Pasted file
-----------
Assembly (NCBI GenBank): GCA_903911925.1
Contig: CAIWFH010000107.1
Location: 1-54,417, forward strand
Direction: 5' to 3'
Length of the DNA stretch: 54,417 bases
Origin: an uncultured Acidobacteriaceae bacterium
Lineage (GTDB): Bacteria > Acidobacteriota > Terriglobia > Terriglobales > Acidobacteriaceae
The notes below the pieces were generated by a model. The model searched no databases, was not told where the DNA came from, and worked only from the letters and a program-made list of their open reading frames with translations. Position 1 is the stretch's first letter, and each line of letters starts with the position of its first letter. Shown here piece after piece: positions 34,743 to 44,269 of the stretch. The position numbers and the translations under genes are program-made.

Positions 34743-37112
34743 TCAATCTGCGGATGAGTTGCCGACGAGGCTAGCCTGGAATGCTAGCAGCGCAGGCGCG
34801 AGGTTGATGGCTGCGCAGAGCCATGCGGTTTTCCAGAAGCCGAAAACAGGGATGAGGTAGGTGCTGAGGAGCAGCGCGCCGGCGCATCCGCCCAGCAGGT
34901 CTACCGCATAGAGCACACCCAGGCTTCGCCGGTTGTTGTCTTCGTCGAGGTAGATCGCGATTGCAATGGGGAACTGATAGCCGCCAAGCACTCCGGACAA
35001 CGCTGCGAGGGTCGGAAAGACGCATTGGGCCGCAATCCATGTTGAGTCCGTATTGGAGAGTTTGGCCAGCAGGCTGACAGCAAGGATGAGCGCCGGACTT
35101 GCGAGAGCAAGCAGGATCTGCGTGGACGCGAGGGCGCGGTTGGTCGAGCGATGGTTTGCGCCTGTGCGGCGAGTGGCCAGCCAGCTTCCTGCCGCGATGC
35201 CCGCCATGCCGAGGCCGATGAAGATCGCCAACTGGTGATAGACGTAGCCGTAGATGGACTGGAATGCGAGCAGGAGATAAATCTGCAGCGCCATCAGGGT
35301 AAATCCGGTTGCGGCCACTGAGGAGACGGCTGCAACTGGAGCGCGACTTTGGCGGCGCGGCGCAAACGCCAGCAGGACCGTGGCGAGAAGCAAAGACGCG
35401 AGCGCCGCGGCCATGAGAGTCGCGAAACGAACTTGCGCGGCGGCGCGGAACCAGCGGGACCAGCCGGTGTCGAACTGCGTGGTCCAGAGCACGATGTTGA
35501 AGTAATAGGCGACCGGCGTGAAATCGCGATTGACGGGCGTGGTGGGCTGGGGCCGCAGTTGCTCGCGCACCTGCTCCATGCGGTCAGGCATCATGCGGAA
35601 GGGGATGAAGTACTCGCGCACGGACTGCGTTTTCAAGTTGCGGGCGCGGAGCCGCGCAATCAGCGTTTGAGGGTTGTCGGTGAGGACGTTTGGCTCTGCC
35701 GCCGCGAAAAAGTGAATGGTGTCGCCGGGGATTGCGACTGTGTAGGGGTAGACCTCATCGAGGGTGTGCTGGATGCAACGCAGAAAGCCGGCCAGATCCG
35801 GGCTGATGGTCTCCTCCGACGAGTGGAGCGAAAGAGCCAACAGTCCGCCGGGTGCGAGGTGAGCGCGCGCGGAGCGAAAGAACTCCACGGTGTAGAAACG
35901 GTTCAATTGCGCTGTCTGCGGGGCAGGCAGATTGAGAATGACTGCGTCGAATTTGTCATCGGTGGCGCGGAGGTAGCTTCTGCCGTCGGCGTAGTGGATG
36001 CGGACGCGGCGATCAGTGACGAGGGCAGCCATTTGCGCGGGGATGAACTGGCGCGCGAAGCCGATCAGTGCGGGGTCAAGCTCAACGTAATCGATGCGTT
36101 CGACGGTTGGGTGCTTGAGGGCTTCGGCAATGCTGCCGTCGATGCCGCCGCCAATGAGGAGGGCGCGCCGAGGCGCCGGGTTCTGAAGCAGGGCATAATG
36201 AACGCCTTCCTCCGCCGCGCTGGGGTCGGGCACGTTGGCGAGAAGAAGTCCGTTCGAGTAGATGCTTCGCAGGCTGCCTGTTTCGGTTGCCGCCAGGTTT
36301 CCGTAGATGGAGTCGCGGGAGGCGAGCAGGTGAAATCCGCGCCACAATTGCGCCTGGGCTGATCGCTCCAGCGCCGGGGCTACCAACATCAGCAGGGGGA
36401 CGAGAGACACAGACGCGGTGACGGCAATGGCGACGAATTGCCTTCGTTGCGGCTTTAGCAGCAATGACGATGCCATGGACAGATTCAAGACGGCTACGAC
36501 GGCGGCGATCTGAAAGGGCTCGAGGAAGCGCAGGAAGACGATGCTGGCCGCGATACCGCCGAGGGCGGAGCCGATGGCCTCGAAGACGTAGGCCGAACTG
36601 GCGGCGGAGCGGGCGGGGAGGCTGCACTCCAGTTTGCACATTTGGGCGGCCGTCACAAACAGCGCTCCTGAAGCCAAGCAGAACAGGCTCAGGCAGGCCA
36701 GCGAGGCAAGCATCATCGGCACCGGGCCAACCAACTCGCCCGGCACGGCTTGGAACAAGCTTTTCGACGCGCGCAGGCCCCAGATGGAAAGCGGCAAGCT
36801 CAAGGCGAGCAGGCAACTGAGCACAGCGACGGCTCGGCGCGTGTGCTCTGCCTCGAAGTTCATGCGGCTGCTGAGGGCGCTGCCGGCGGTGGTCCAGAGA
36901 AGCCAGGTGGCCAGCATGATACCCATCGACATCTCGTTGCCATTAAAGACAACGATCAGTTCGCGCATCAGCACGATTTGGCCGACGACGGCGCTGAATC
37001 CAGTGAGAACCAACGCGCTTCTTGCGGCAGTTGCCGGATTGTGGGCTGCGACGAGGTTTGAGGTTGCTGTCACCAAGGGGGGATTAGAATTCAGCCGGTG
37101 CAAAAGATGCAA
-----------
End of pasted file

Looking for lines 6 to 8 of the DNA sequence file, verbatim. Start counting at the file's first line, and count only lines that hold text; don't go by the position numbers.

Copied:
Origin: an uncultured Acidobacteriaceae bacterium
Lineage (GTDB): Bacteria > Acidobacteriota > Terriglobia > Terriglobales > Acidobacteriaceae
The notes below the pieces were generated by a model. The model searched no databases, was not told where the DNA came from, and worked only from the letters and a program-made list of their open reading frames with translations. Position 1 is the stretch's first letter, and each line of letters starts with the position of its first letter. Shown here piece after piece: positions 34,743 to 44,269 of the stretch. The position numbers and the translations under genes are program-made.